Vitamin D Deficiency and Moods
Having low vitamin D levels or Vitamin D deficiency has been linked to four mood disorders. Premenstrual syndrome, seasonal affective disorder (also known as winter blues), non-specified mood disorder, and major depressive disorder are all related to low vitamin D. Symptoms of a Vitamin D deficiency are muscle pain, weak bones, low energy, fatigue, lowered immunity, symptoms of depression, moods swings, and sleep irregularities.
Vitamin D can increase the levels of serotonin, which controls your moods in your brain. Your vitamin D receptors are located in bone, skeletal, muscle, and immune cells, and several body tissues like the brain, prostate, breast, and colon.
Premenstrual syndrome is when emotional and physical disturbances occur after a woman ovulates and usually ends with menstruation. The most common symptoms are irritability, crying, depression, over-sensitivity, and mood swings.
Seasonal affective disorder, or winter blues, is a mood disorder that affects people in the winter months. They have normal mental health throughout most of the year but experience depressive symptoms in the winter. This usually happens year after year. A person with seasonal affective disorder may sleep too much, have no energy, and crave starchy foods and sweets.
Major depressive disorder is when you have low self-esteem, and loss of interest in things that once pleased you.
How to Get More Vitamin D
Vitamin D can be found in food, but only a few foods are a good source of it. Because only a few foods have a good amount, some people should take vitamin D supplements if they are not exposed to sunlight on their skin on a regular basis. You can find vitamin D in the following foods: pure cod oil (check the label because some companies remove the vitamin), salmon, mackerel, canned tuna fish in oil, canned sardines in oil, milk (non fat, reduced fat, whole and vitamin D fortified), margarine, pudding (if it is prepared from mix using vitamin D fortified milk), some ready to eat cereals, eggs (vitamin D is found in the yolk), beef liver, and Swiss cheese.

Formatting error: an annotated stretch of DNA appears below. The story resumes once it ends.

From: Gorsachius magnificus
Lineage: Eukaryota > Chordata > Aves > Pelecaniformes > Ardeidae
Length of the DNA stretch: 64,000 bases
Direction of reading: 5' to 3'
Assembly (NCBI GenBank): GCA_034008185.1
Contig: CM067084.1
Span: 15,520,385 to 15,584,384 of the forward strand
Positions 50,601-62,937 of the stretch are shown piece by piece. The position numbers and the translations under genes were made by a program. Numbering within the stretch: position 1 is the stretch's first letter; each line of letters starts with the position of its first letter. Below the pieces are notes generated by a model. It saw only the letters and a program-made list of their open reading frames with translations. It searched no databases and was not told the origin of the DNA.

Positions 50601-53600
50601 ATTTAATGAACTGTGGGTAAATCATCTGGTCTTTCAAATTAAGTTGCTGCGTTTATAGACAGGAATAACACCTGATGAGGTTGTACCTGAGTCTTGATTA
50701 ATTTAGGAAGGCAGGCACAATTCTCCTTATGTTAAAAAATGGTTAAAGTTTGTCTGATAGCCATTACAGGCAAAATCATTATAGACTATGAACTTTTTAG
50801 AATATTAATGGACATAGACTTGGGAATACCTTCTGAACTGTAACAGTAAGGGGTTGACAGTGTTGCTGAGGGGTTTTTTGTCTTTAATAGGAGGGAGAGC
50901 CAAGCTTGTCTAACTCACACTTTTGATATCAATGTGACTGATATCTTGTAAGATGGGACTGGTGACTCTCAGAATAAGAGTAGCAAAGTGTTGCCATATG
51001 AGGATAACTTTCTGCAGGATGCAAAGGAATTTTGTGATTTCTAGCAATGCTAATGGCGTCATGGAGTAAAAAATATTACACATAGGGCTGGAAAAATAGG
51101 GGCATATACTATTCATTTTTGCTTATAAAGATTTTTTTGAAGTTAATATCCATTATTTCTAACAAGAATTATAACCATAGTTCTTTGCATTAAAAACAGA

Another source of vitamin D is sunlight. Sunlight is far more likely to provide you with your daily vitamin D requirement than your food intake will. It only takes about ten to fifteen minutes of sunlight for your body to take in the vitamin. After this time you should apply a sunscreen of at least an SPF of 15 to protect your skin. You want to expose your face, hands, arms, or back at least two times a week to the sunlight without sunscreen to get the adequate amount of vitamin D.
To make sure you do not get a vitamin D deficiency: allow yourself limited, unprotected exposure to the sun, eat a diet that’s rich in whole foods, and talk to your doctor about taking a vitamin D supplement. You can also see your health care provider to get tested to see if you are vitamin D deprived and come up with a plan to get you on the right track.
The Recommended Daily Allowance for Vitamin D
As new research emerges, it is important to remain aware of the most recent developments that are relevant to your health. News stories often cover new diseases and treatments for existing ailments, but they don't often cover smaller stories like changes to vitamin requirements. That's why it's important to always do your own research and remain informed.
Here is a source you can reference for up-to-date information on vitamin D requirements. Generally, any fact sheet released by a government health agency or science publication will be up-to-date and backed by reliable research. Always turn to the right sources for information about health matters; don't rely on that Facebook post Aunt Mary shared!
Of course, talking to your doctor for the most up-to-date information is also always a good idea. Your doctor is an expert on your specific health needs, and can provide you with information that is tailored to you. They can also test you to see if you are currently vitamin D deficient. Don't assume that you're vitamin D deficient before talking to a medical professional.
By paying attention to the vitamins you're getting each and every day, you can stay healthy and ward off unwanted ailments. You can also help your family understand what they need to be healthy, each and every day. The key to a healthy, happy family is always knowledge!
The content of this article should not be taken as professional medical advice. Always seek the advice of a licensed medical professional before making decisions pertaining to your or your family's health.
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